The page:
In doing so, the company is also gaining access to the extensive functions of the WeldCube’s integrated component management system. To fully exploit the visualisation and analysis options, the workpiece, and the weld seams to be created must be uniquely assigned. This allows the user to display the chronological progression of the welding parameters on a laptop or tablet, down to component or seam level, and accurately determine whether the actual values lie within the specified limits. The power sources also report values such as wire and shielding gas consumption to the WeldCube software – this enables continuous process and cost analysis to be performed. “This allows us to take the optimisation of our processes to the next level. Our design engineers have begun assigning unique seam IDs to the weld seams on the design drawings,” explains Johann Strobl. “In future, we will assign a machine-readable code to our workpieces, so we will no longer need to manually enter the serial number or workpiece ID.”
In the medium term, PALFINGER wants to automatically supply its welders with the right data at the right time in the right place – and on a component and seam-specific basis. The WeldCube offers the ideal basis for this with all the necessary functions. At the same time, this will lay the foundations for wider-reaching standardisation, as Strobl explains: “We want to use the system to create a central welding job database.” The welding jobs stored there will be prepared by experienced professionals, qualified and continually developed. They can be transferred to the connected welding systems and robot systems via the WeldCube, across factories or even sites. This makes a lot of manual work redundant: “This puts us in a position to maintain our high level of quality, despite continuously rising flexibility requirements,” concludes Johann Strobl.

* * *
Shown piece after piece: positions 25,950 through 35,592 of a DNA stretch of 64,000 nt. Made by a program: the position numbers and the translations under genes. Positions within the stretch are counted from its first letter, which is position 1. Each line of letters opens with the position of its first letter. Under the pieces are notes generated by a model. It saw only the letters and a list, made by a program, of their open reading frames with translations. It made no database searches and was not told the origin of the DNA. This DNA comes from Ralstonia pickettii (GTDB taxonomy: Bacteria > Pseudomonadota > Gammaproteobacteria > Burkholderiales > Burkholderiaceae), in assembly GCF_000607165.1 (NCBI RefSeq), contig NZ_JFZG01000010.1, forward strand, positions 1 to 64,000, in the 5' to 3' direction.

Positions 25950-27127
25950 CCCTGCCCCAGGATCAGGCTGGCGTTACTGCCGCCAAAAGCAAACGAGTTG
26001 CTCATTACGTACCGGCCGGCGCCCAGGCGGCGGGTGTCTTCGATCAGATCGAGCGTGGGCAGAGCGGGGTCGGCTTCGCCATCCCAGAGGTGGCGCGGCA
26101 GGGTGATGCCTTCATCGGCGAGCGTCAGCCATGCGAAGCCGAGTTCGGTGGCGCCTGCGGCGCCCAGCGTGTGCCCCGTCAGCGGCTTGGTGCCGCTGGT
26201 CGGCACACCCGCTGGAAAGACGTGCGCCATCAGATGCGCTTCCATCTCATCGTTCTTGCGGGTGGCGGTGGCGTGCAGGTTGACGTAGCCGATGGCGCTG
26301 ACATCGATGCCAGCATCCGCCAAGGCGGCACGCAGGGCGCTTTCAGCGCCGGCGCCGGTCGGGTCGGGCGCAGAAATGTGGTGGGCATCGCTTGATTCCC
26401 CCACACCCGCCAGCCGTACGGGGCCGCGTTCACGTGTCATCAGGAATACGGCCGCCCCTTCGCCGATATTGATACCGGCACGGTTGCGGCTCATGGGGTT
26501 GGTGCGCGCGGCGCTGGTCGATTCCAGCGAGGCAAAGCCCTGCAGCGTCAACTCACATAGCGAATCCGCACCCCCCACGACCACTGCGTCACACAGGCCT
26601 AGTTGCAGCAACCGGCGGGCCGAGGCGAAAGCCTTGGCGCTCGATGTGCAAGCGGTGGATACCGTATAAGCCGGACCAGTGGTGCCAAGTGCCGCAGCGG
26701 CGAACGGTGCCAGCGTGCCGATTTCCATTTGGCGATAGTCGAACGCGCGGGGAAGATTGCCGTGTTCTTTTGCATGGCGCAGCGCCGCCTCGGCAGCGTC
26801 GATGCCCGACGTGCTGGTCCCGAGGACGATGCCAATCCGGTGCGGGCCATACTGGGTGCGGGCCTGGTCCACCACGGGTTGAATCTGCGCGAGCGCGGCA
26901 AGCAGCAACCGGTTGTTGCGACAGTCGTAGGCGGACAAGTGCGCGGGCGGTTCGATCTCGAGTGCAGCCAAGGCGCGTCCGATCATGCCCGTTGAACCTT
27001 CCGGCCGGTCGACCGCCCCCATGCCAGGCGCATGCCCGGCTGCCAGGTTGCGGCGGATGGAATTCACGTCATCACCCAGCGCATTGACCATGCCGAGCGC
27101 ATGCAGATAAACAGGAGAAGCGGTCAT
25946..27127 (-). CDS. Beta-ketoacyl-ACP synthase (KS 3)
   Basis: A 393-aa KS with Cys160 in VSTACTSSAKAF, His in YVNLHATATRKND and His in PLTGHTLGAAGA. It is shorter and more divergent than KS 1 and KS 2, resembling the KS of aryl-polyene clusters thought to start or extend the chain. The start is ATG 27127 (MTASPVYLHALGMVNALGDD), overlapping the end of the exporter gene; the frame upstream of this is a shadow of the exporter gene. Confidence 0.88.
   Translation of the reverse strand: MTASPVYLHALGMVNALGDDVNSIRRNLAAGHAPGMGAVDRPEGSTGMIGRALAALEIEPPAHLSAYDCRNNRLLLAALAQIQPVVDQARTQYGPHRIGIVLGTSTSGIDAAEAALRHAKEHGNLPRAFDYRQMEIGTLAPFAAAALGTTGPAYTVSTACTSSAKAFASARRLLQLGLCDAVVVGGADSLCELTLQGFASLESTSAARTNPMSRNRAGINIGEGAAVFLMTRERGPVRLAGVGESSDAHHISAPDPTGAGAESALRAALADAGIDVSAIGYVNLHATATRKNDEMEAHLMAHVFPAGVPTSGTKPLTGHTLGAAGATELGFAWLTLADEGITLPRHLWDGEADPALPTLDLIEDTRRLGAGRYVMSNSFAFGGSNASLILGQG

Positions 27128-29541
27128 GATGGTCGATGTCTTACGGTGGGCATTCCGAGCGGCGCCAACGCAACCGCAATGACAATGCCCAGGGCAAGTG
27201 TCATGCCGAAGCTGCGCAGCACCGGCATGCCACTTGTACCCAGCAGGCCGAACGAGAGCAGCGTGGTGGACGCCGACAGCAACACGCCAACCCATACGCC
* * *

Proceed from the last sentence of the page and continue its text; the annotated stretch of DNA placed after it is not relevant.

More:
Not only was PALFINGER one of the first companies in the industry to create the necessary conditions for centralised parameter management, documentation and analysis of welding processes with the aid of the WeldCube in 2015, it is also one of the beta users of the ‘on premises’ version of the system introduced in 2017. This extension, which will be available from the start of 2018, is a pure software solution that can be integrated directly into the IT infrastructure available on site. This and the improved, and still available hardware version also offer numerous new features such as a dashboard that allows custom compilation of the information displayed.
PALFINGER, the leading international lifting system manufacturer follows a clear strategy when it comes to welding technology: the WeldCube plays a significant role in driving forward the digitisation and optimisation of work processes.
“I’m impressed that we were able to transfer the parameters and welding jobs directly from one power source to another with the WeldCube. In comparison to the traditional process, this saves us an incredible amount of time – particularly when the same parameter record needs to be transferred onto several target systems.”
Johann Strobl, Welding Coordinator responsible for the seriesproduction of crane systems at the Lengau site.